Suicide in Bhutan

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Suicide in Bhutan in recent years has become a notable phenomenon in the small Himalayan kingdom, which promotes Gross National Happiness as a government policy. As the Kingdom of Bhutan adheres to Tibetan Buddhism for its state religion,[1] the mere discussion of suicide and the means of tackling it have been generally seen as socially taboo amongst most Bhutanese.[2]

Under Bhutanese law, the act of committing suicide is itself not illegal, but abetting a suicide is regarded as a crime.

Based on 2011 data, the official suicide rate of Bhutan was 16.2 per 100,000 people. This figure ranked the kingdom as the 20th-highest suicide rate in the world, and 6th highest in the Asia-Pacific region.[3] The number of recorded deaths has increased by around 50% for the years 2012 and 2013,[4] which places the Himalayan Kingdom among the countries with the highest suicide rates in the world. Lack of job opportunities, the percentage of broken families, and a high rate of domestic violence are considered to be major contributing factors.

Autopsies are not done in Bhutan, and thus the actual suicide rate is likely to be higher than the official rate. Some suicides are reported as "accidental deaths".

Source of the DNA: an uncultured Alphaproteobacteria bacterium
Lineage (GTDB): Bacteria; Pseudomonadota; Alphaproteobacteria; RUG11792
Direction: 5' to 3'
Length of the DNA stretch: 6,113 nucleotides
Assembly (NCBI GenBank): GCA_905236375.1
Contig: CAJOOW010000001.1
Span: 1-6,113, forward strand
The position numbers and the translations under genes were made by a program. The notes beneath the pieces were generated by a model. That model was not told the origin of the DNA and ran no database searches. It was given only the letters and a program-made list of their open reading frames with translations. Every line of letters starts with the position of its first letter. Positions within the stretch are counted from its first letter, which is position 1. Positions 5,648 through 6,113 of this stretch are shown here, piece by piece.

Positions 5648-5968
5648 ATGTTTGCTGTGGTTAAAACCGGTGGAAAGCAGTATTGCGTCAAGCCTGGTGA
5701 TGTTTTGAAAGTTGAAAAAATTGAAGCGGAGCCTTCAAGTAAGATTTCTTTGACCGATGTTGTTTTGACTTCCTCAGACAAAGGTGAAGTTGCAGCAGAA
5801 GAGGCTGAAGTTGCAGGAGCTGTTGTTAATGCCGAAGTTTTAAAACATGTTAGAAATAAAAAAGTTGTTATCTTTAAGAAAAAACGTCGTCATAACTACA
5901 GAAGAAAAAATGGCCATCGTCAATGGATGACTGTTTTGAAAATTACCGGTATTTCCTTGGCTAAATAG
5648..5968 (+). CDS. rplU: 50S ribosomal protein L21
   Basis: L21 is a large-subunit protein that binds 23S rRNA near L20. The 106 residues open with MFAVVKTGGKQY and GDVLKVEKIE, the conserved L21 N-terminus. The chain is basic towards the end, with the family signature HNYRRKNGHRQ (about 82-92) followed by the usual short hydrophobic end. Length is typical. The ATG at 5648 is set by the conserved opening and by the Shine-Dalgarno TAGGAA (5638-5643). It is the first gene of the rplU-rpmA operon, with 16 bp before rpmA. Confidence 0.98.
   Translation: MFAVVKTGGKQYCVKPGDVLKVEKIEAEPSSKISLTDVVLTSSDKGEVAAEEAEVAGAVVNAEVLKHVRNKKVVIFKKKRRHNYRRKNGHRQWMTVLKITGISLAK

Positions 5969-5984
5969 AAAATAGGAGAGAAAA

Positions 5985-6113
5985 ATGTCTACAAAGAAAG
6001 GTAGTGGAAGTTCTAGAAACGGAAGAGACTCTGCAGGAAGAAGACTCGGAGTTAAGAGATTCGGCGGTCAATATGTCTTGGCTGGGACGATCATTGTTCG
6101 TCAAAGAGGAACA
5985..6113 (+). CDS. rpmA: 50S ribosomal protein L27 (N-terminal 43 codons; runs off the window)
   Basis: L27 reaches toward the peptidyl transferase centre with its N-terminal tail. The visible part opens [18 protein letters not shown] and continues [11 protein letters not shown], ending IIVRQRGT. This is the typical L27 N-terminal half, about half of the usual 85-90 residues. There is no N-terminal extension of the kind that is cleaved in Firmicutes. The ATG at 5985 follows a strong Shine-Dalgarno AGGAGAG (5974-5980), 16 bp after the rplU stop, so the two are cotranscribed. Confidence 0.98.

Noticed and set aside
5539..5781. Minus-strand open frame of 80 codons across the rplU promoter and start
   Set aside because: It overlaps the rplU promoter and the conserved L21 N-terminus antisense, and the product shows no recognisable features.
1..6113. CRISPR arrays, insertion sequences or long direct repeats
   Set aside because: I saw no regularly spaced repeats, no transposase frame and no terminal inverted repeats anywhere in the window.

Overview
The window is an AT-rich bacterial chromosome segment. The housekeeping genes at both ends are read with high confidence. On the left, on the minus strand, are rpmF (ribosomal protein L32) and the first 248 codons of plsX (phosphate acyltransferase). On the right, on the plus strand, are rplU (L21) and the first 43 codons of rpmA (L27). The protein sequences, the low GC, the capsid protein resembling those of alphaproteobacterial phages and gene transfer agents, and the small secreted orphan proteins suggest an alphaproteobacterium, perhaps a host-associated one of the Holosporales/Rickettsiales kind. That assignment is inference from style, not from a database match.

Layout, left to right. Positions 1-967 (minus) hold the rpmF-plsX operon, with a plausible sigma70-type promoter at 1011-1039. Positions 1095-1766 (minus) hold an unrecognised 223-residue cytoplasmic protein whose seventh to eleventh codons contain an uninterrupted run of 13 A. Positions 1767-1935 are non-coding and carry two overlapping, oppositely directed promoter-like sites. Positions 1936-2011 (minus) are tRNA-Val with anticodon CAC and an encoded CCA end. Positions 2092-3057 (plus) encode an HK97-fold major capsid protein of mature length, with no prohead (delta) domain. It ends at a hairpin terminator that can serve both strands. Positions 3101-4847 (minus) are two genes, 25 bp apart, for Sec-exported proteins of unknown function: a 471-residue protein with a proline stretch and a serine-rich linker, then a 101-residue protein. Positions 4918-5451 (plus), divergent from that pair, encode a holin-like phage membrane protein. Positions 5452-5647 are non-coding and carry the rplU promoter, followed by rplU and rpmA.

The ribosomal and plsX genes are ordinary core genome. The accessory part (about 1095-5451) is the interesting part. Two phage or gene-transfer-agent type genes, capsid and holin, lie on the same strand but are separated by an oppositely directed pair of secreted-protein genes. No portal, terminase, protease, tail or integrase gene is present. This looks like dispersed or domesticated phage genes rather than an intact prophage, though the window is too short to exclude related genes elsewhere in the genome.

In addition, the suicide rate has been widely discussed about Bhutanese refugees who live outside Bhutan, who tend to be of Nepalese origin,[5] as unemployment, lack of family ties and depression ensue.[6]

See also[edit]

References[edit]

  1. ^ "About Mystic Bliss Tours and Travel - Bhutan Travel, Bhutan Tours".
  2. ^ http://www.jdwnrh.gov.bt/wp-content/uploads/downloads/2011/10/Suicide.pdf[permanent dead link]
  3. ^ worldlifeexpectancy.com Suicide in Bhutan
  4. ^ thebhutanese.bt Second Biggest Killer in Bhutan Archived 2013-11-03 at the Wayback Machine.
  5. ^ Danielle Preiss The Atlantic Bhutanese Refugees Are Killing Themselves at an Astonishing Rate
  6. ^ BBC News Concern over Bhutan suicide rate